6 Things to Know About Local Anesthesia With IV Sedation During Spine Surgery

Written by Laura Dyrda | March 23, 2011 | Print  |
There are many advantages to using local anesthesia with IV sedation during minimally invasive spinal procedures. Agnes P. Green, MD, a board certified anesthesiologist at The Bonati Spine Institute in Hudson, Fla., discusses six things to know concerning the use of IV sedation with local anesthesia during spine surgery.

1. Preparation is the same as for general anesthesia. "The patient's preparation for local anesthesia with IV sedation is the same as preparation for general anesthesia," says Dr. Green. Prior to going into the OR, the anesthesiologist assesses the patient's medical history and identifies any areas of concern. The anesthesiologist reviews the lab studies, EKG and chest X-ray results and patients receive a physical assessment consisting of an airway, cardiac and lung evaluation. "A lot of people have the misconception that because it is conscious sedation, the preparation and the evaluation of the patient may not be as thorough, but that is not the case," she says. "Preoperatively, we fully evaluate the patient, and if we find anything that might cause concern, we address it during the preoperative period." Then, the IV sedation begins in the OR.

2. The patient is continuously monitored during surgery.
Once the patient is in the OR, the anesthesiologist monitors their oxygen saturation with a pulse oximeter while the patient is continuously receiving oxygen. There is continuous monitoring of the blood pressure. The cardiac status is continuously monitored with an EKG throughout the procedure. "There is also emergency airway management equipment and cardiopulmonary support medications readily available," says Dr. Green.

3. IV sedation with local anesthesia allows the patient to maintain their airway and protective reflexes.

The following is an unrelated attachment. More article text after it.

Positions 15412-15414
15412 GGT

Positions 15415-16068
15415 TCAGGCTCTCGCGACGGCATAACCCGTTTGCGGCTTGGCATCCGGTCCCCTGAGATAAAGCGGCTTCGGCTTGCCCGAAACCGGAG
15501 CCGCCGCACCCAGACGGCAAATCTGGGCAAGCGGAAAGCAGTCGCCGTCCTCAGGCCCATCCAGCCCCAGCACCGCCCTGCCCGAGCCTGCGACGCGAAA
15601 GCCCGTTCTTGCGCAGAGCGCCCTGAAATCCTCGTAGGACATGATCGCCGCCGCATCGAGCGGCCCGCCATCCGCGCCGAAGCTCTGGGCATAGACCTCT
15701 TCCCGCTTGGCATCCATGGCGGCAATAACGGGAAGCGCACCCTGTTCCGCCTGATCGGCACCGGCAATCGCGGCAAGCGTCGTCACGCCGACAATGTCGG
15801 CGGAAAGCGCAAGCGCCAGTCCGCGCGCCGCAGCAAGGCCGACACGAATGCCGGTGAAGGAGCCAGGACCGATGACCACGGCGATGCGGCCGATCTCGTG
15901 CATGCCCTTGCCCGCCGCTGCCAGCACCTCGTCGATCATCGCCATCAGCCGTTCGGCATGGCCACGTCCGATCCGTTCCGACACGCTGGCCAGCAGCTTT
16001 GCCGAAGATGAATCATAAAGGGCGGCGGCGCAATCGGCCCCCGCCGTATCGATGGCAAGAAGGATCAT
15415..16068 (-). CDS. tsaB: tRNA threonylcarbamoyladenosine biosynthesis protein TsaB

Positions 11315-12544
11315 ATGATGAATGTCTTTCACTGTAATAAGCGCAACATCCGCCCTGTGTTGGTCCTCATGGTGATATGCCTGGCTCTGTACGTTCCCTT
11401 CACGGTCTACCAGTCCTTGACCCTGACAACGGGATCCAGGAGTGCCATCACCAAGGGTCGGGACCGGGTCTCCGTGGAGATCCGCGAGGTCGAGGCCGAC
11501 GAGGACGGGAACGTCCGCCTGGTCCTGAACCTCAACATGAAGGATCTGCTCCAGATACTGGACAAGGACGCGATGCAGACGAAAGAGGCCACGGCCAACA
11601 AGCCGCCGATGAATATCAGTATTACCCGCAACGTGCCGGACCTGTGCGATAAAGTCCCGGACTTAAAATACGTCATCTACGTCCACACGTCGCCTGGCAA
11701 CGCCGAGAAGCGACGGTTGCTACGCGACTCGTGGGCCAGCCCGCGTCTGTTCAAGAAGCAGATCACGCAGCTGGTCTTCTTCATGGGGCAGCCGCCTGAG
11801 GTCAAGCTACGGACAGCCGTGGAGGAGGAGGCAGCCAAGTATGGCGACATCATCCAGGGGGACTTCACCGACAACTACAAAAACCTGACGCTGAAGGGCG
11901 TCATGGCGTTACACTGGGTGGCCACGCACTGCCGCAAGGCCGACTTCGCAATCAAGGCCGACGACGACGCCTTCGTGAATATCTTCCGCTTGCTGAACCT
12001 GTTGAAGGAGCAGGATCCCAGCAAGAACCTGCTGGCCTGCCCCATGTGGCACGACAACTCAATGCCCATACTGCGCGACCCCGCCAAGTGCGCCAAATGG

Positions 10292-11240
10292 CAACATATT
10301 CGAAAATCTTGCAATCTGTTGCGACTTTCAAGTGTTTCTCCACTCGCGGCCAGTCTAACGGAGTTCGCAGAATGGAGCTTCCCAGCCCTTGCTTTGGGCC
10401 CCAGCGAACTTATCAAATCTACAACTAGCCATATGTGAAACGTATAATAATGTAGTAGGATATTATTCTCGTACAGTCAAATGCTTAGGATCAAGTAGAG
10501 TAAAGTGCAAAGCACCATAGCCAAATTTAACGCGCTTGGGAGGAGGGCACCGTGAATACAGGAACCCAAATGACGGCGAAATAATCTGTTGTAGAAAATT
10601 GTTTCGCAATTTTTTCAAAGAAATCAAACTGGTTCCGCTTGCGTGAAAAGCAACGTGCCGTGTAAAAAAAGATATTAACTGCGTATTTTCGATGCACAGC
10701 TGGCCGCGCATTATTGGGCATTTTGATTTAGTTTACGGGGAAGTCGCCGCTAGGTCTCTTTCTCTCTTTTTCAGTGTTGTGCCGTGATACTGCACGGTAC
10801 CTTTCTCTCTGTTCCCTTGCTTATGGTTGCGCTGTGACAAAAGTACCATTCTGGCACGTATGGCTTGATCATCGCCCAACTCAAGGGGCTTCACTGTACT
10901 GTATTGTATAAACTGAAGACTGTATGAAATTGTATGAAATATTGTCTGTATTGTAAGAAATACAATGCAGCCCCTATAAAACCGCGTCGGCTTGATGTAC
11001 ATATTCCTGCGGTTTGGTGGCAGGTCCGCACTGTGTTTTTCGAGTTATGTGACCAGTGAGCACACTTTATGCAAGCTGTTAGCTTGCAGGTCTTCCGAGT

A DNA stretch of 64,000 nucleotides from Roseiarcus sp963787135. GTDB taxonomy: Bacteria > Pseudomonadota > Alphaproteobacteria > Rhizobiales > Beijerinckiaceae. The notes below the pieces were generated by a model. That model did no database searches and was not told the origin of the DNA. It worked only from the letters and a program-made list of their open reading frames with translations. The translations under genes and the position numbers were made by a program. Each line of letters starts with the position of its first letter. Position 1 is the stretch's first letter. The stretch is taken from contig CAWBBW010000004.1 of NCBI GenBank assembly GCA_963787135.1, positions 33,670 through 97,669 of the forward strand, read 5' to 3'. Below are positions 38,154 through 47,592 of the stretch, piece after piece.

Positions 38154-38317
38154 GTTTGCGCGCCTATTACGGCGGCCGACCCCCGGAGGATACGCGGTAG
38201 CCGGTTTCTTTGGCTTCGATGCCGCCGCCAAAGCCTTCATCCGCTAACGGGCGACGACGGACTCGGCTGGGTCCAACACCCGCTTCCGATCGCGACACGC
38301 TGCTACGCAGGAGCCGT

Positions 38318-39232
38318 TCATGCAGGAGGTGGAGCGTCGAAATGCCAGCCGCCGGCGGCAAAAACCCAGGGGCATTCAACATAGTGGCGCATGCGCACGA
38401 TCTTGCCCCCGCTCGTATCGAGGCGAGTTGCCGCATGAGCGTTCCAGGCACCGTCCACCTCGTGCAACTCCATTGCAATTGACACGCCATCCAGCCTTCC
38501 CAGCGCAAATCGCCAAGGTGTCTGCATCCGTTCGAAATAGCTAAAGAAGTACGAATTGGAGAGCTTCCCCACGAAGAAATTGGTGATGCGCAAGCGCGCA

When patients are under general anesthesia, the anesthesiologist maintains the airway for them. Conscious sedation minimally depresses the level of consciousness and patients retain their ability to maintain a patent airway and protective reflexes. The IV sedation is administered continuously through a pump and other medications are given incrementally throughout the procedure so the patient remains awake but calm.

4. Patients provide real-time feedback under local anesthesia with IV sedation.
Sedation renders patients calm conscious and comfortable during spine surgery. "Conscious sedation is a very valuable tool for anesthesiologists because it allows the patient to communicate with the surgeon during the procedure, so we can receive real-time feedback," says Dr. Green. "The patient can also respond to verbal commands during the procedure."

This communication between patient and surgeon is a contributing factor to the impressive success rates achieved by the experienced surgeons at The Bonati Spine Institute. "Usually, at the end of the procedure, the surgeon will ask the patient to do any type of movements that would provoke the pain the patient had been experiencing," says Dr. Green. "By doing this, the surgeon ensures the pain has been eliminated."

5. The patient's comfort and assurance level are important.
Some patients need more comfort than others. The idea of conscious sedation during spine surgery can initially be disconcerting for patients. However, Dr. Green says explaining how it works, and why it is beneficial, puts most patients at ease. When patients are under IV sedation and local anesthesia, she makes sure that they can see her Even though she explains what to expect during the procedure,, there are patients who will need more support. "Some patients want you to hold their hand or pat them on the shoulder. We do everything we can to reassure the patient so they will feel comfortable and completely at ease,” says Dr. Green.

6. Local anesthesia with IV sedation is safe for the patient. The local anesthesia is administered by the surgeon who anesthetizes the skin and deeper tissues.
"The anesthesiologist is in constant communication with the surgeon relative to the maximum and safe dose of the local anesthetics," says Dr. Green.

Learn more about The Bonati Spine Institute.


Read other coverage on orthopedic and spine anesthesia:

- 5 Points About Successful Anesthesia For Orthopedic and Spine Surgery


- 5 Thoughts on the Physician Supervision of Anesthesia Rule From ASA President Dr. Mark Warner


- Manipulation Under Anesthesia: Possible Revenue Source for Orthopedic ASCs


© Copyright ASC COMMUNICATIONS 2019. Interested in LINKING to or REPRINTING this content? View our policies here.

Top 40 Articles from the Past 6 Months